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Prepared for the Canadian Home Builders’ Association and the Canadian Housing and Renewal Association with support from Genworth Canada
By Steve Pomeroy (Focus Consulting Inc.) and Greg Lampert
This report was prepared for the Canadian Home Builder’s Association (CHBA) and the Canadian Housing and Renewal Association (CHRA) with financial support from Genworth Canada. The analysis and conclusions are solely those of the authors and do not necessarily represent the views and opinions of either association or funders of the research.
NOTE THIS REPORT UPDATES AND REPLACES AN EARLIER VERSION, DATED OCTIOBER 2017. THE UPDATE INCORPORATED NEW DATA RELEASED FROM THE 2016 CENSUS
Canada’s housing tenure system is comprised of three key elements:
The overarching objective of a Canada’s national housing strategy (NHS) is (or should be) to sustain a healthy well-balanced housing system: a system that offers choice across tenures as well as a sufficient supply to maintain choice and relative affordability.
In addition to developing and implementing new initiatives to respond to an array of housing challenges, a critical element of the NHS should be to collect data to pro-actively monitor how well the system is functioning, to establish a process to identify gaps and any dysfunctionality and to implement remedial actions. The release of the NHS in November 2017 suggests that there will be a focus on collecting data and undertaking ongoing analysis. While most of the initiatives and expenditure plans in the NHS are directed primarily to the affordable part of the system, it is expected that CMHC and Statistics Canada, will monitor the impacts and effects of government policy and actions on the health of the housing system at large.
The recent trends and concerns about rising prices, impacts on the broader economy and levels of household debt, as well as the subsequent actions of the Department of Finance and the Office of the Superintendent of Financial Institutions (OSFI) to address these risks, serve to underline this requirement.
This brief establishes that what happens in the larger system and in the existing stock can often be more significant than the effects of new housing construction. It seeks to develop a better understanding about the dynamics of housing stock change. This includes examining the relative volume of tenure shifts from renting to owning (and vice-versa) and implicit “rental supply” resulting from the movement of first-time homebuyers (FTBs) from rental into ownership over the period since the mid-1990’s.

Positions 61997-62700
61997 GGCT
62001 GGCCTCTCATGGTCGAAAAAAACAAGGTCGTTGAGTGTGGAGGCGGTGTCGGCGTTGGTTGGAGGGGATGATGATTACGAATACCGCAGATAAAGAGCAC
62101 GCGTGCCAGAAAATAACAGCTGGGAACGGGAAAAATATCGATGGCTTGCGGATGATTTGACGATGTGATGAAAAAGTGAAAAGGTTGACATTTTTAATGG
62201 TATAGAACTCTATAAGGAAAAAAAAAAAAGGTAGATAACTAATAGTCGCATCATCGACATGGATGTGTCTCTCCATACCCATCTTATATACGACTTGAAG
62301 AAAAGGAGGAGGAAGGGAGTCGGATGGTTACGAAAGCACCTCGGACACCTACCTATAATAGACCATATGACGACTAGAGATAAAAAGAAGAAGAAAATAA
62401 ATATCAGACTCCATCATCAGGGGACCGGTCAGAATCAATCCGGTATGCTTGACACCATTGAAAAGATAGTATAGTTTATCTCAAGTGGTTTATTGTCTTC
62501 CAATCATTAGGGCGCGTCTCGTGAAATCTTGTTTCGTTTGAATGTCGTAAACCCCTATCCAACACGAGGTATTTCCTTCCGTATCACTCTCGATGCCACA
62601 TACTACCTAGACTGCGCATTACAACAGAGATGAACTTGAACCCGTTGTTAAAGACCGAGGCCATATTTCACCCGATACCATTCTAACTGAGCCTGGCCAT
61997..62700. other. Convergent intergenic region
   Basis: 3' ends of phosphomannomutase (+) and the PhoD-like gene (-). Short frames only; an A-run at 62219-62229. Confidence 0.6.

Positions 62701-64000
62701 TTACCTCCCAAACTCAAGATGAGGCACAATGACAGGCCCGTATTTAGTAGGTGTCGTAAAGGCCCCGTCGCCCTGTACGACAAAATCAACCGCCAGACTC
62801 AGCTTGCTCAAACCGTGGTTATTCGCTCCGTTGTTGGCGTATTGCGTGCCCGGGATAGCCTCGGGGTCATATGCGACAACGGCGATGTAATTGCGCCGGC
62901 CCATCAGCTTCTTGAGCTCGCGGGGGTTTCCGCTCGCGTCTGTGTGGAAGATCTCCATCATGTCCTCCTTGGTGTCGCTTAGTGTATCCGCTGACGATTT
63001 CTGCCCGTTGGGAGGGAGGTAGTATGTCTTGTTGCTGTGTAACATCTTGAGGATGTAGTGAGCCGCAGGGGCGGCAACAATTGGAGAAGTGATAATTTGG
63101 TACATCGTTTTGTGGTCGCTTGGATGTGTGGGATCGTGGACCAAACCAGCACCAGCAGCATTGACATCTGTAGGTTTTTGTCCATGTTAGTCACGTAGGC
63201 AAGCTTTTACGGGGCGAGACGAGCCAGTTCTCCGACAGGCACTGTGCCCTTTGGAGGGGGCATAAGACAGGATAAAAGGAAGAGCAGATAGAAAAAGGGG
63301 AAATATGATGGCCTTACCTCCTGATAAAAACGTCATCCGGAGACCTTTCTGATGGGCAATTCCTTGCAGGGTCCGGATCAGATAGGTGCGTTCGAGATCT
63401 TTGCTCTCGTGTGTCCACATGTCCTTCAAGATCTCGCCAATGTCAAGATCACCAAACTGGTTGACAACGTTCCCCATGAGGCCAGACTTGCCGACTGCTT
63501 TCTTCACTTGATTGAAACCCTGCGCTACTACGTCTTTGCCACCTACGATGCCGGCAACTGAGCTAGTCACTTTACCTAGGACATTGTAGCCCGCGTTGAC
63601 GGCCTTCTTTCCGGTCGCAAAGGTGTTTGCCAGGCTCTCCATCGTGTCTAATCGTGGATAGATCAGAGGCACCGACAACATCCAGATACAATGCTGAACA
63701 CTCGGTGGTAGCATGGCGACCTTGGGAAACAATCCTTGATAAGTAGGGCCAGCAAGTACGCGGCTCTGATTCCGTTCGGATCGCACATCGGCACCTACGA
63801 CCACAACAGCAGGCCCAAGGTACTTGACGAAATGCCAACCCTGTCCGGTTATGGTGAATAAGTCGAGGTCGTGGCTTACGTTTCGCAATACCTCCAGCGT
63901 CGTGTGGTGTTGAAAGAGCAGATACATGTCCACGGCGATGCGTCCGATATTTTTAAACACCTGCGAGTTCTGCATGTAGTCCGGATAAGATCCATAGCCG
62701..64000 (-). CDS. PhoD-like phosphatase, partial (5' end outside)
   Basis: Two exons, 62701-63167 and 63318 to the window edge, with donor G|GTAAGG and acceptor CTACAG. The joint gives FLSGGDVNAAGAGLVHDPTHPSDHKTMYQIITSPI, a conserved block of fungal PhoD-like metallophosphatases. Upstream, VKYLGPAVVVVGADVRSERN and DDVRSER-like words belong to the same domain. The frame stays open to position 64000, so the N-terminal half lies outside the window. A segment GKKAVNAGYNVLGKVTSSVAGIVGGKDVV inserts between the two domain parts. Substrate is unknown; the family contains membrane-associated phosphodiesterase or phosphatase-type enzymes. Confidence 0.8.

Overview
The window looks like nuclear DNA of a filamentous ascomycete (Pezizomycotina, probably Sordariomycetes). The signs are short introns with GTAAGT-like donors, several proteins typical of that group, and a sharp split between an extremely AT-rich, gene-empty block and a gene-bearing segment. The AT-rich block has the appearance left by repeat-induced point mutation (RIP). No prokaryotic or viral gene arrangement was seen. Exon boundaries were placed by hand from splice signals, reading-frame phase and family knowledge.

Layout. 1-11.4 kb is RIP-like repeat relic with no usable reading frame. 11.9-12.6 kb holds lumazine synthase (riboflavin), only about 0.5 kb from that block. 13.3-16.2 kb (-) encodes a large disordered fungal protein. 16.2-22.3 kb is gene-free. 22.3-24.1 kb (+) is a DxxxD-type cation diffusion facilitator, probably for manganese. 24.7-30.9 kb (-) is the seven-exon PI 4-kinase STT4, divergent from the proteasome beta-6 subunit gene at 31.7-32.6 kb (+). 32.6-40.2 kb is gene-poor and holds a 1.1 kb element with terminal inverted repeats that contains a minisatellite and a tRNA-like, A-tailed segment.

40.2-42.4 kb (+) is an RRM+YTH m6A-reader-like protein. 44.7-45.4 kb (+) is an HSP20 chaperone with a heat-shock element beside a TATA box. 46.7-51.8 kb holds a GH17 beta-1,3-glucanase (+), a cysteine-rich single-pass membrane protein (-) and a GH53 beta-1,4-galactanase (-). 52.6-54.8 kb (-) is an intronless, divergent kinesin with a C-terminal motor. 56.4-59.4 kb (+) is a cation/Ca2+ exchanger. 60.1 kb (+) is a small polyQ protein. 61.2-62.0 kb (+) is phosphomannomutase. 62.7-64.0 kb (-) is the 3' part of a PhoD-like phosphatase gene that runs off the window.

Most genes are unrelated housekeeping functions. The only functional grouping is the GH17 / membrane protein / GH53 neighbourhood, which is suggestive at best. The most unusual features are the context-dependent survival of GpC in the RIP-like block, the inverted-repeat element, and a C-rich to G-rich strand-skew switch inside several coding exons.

The brief also provides estimates of the supply from other sources (e.g. new purpose-built rental construction, condominium rentals, and tenure shifts in the existing stock) as well as losses through demolitions etc. It examines how the dynamics in the private rental and ownership sectors have knock on effects on the rental as well as the social-affordable part of the system. And it highlights the critical challenge associated with the ongoing erosion of the more affordable parts of the system (both in private rental stock and in the social housing part, where expiring federal subsidies are terminating).
Traditionally in Canada, “purpose-built” housing supply fed the three segments of the housing system. However, within the existing stock there is a dynamic of ongoing change wherein properties ebb and flow between owner and renter occupation (and now between non-market and market rental).
Purpose-built rental starts have for decades been very low, on average below 10% of all starts, while renters have consistently comprised more than 30% of households. Social and affordable starts have been a minimal component since 1994, when federal funding for new development ended, and funding under the post 2002 Investment in Affordable Housing (IAH) program has been very modest. IAH has supported fewer than 5,000 new homes per year although recent budget announcements and the announcement of the NHS will raise this level, with a goal of reducing severe core housing need and eliminating chronic homelessness.
The conceptual flow chart below summarizes some of the key dynamics of the housing system.
It is the dwellings vacated by the FTBs that have by far the most significant and substantial effect in meeting and managing rental demand, moderating vacancy rates and, by sustaining vacancies, helping to manage affordability issues.
The degree to which ownership properties are accessible to both FTBs and to small-scale investors can have a significant influence on available rental “supply” as well as on the affordability of both owner-occupied dwellings and rental units.
Similarly, transactions of existing multi-unit properties can result in upgrading and rent increases, with movement of relatively affordable units into higher rent ranges.
In part, these dynamics are market driven but they are also influenced by policy choices. Policies to facilitate access to ownership can (and have) helped reduce residual demand in the rental sector and offset low rental starts which, in turn, can moderate otherwise tighter rental markets and upward pressure on rents (this occurred between 1996 and 2006).
Conversely, macro-prudential policies that seek to manage levels of household debt or to manage lending risk, can constrain access to ownership and (an unintended consequence) result in residual and growing demand in an undersupplied rental sector. When pressure builds in the rental sector, rents rise, with follow-on impacts on affordability. In the extreme this may potentially contribute to homelessness for those unable to afford rent increases, or unable to find lower rent options.
In examining home price trends and how these themselves constrain access, it is also notable that data on price changes in the GTA reveal prices in the insured space have remained relatively flat while average prices grew in the double digits in 2016 – thus, FTBs (insured buyers) were not the ones driving home price appreciation, it was driven more by secondary move-up buyers and investors.